MOVIE REVIEW: 'Korengal': Sequel revisits soldiers, targets war aftermath

Filmmaker Sebastian Junger follows up his Oscar-nominated first documentary, "Restrepo." Courtesy Saboteur Media.

Starring Dan Kearney, Lamonta Caldwell, Santana Rueda, Jason Mace; directed by Sebastian Junger; 90 minutes; R for language throughout and brief nude images; B


A sequel with an unusual provenance, "Korengal" is made up of unused footage from a 14-month shoot from 2007-08 that already yielded the 2010 Oscar-nominated documentary "Restrepo."

"Korengal" is set in the same war in Afghanistan captured in "Restrepo," as well as in the same patch of mountainous terrain as the earlier film. And it features the same soldiers that filmmaker Sebastian Junger and the late cameraman Tim Hetherington closely tracked while embedded with the Battle Company of the 173rd Airborne Brigade.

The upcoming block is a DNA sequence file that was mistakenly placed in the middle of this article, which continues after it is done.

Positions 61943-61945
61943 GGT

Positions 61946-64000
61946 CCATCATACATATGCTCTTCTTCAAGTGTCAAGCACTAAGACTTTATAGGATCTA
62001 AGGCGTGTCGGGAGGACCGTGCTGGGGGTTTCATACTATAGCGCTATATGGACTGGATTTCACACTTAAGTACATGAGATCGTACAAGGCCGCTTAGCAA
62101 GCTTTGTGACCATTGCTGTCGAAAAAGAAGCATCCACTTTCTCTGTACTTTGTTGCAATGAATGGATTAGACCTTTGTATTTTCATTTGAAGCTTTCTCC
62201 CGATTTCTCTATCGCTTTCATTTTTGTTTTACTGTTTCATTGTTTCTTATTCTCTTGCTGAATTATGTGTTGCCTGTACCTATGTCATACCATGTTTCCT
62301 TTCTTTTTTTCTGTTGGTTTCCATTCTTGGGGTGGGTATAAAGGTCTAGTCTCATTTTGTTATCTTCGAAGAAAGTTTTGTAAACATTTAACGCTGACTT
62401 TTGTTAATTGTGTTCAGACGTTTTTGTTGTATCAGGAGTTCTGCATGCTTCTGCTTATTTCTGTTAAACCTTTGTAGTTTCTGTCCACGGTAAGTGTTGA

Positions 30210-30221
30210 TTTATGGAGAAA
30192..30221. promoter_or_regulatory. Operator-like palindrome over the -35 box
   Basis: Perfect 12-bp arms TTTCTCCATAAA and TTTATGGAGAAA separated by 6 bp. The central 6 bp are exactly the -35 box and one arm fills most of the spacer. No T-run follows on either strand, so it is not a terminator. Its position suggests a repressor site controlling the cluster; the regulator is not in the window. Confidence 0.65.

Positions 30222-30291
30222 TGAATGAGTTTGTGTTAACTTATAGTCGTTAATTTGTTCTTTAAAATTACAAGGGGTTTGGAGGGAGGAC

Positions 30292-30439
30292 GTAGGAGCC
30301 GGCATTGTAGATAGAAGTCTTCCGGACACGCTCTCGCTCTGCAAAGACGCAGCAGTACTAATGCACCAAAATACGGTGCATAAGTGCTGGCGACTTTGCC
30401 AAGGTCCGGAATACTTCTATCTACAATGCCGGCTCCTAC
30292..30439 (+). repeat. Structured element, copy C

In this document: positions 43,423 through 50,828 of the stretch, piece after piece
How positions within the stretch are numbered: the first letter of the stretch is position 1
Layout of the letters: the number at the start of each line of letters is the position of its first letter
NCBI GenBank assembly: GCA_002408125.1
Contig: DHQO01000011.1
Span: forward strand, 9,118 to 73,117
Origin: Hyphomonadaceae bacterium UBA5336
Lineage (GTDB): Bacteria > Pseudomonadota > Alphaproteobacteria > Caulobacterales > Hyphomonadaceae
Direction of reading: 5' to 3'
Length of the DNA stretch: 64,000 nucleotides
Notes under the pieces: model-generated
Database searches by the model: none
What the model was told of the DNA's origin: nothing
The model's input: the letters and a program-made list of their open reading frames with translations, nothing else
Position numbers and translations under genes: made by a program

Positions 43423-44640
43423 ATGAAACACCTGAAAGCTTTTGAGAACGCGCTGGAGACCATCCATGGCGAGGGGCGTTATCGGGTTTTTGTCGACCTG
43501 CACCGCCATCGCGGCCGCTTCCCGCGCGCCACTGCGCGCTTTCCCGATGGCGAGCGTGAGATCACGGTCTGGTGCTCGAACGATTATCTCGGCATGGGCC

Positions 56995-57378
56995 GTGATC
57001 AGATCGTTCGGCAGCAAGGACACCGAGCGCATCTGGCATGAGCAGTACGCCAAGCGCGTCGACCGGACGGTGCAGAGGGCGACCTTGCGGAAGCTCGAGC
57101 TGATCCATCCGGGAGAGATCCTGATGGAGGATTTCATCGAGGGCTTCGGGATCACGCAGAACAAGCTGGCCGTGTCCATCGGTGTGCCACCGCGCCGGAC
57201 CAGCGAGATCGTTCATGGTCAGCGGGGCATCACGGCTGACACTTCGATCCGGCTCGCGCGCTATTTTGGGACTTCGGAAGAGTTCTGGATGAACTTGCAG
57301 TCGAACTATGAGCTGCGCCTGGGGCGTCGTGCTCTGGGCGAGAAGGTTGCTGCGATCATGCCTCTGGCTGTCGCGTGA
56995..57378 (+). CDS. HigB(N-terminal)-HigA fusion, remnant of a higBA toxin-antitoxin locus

Where the intense "Restrepo" focused on the harrowing experiences of young soldiers facing the mayhem of war every day, "Korengal" is a little more abstract, an overview of the psychological and emotional impact of living through those experiences for a year. Most fascinating is the seemingly unanimous feeling that while deployment in Korengal was hard and heartbreaking, these veterans would do it all again just to stay together, to remain brothers who mutually understand something no one else will ever know.

Tom Keogh, The Seattle Times

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